How Martha Euphemia Lofton Hayes Made History

How Martha Euphemia Lofton Hayes Became The First Black Woman To Earn Her PhD In Mathematics

A Pioneering Spirit in Mathematics

Martha Euphemia Lofton Haynes, born on September 11, 1890, in Washington, D.C., etched her name in history as the first Black woman to earn a doctoral degree in mathematics.

Her journey to this remarkable achievement was paved with unwavering determination and a passion for education that transcended societal barriers.

“For a person of intelligence is well equipped to solve the problems of life…We must have some defined aim in life and be able to fill competently that position in which we may find ourselves…Let each defeat be a source of a new endeavor and each victory the strengthening of our spirit of gratitude and charity towards the unsuccessful.”

These prophetic words, spoken during her valedictorian speech at M Street high school in 1907, foreshadowed Haynes’ relentless pursuit of excellence.

Trailblazing Academic Achievements

Haynes’ academic prowess shone brightly from an early age. After graduating from M Street high school, she went on to obtain a bachelor’s degree in mathematics from Smith College in 1914.

Her thirst for knowledge remained unquenched, and in 1930, she earned a master’s degree in education from the University of Chicago, where her thesis explored the complexities of student assessment and progress evaluation.

“Her thesis studied the difficulty of tests in helping understand the causes and variations in student scores.”

Shattering Glass Ceilings: Earning a PhD in Mathematics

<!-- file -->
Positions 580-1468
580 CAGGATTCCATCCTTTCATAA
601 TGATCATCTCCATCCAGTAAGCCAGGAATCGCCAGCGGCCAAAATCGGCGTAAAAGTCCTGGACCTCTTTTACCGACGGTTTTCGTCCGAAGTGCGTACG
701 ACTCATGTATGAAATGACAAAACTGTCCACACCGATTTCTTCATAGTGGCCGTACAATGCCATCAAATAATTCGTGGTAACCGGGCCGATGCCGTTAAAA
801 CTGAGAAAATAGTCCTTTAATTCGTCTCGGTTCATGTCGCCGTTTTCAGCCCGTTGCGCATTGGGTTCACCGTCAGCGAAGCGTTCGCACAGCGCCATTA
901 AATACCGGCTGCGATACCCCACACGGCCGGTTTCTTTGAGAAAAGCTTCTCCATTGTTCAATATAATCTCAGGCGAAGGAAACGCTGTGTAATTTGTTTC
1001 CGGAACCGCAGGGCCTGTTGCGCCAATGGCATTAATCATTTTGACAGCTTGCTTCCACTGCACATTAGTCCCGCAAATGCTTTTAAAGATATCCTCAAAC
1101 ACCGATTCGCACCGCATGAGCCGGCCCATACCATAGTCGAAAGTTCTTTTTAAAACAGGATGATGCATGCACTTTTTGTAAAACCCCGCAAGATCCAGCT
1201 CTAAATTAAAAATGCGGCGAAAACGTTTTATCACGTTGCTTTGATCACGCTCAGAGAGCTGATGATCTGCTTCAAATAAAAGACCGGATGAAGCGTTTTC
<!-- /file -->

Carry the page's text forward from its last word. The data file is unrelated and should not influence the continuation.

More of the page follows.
The year 1943 marked a historic milestone for Haynes and the entire Black community. It was then that she graduated from the Catholic University of America (CUA) with her doctorate degree in mathematics, becoming the first Black woman to achieve such a feat.

Her dissertation, titled “The Determination of Sets of Independent Conditions Characterizing Certain Special Cases of Symmetric Correspondences,” was a testament to her intellectual prowess and groundbreaking research.

A Lifetime Dedicated to Education and Advocacy

Haynes’ impact extended far beyond her academic achievements. She founded the mathematics department at Miner Teachers College (later renamed the University of the District of Columbia), where she served as a professor and the head of the department for nearly three decades. Her dedication to education and advocacy for equality was unwavering.

In 1960, Haynes became a member of the D.C. school board, and three years later, she spoke out against the use of IQ tests, drawing from her master’s thesis work.

Her advocacy played a pivotal role in desegregating D.C. public schools and dismantling the discriminatory tracking system that segregated students based on their race.

“In 1965, administrators, educational experts, and parents successfully petitioned the school system, which led to an investigation which found evidence of discrimination: ‘most students on the honors track were white and students on the basic track were Black.’”

A Legacy that Inspires Generations

Haynes’ contributions to mathematics and education have left an indelible mark on the academic community.

In 2018, 75 years after her historic achievement, CUA established the Euphemia Lofton Haynes Award, honoring a junior mathematics major who has demonstrated excellence and promise in their study of the subject.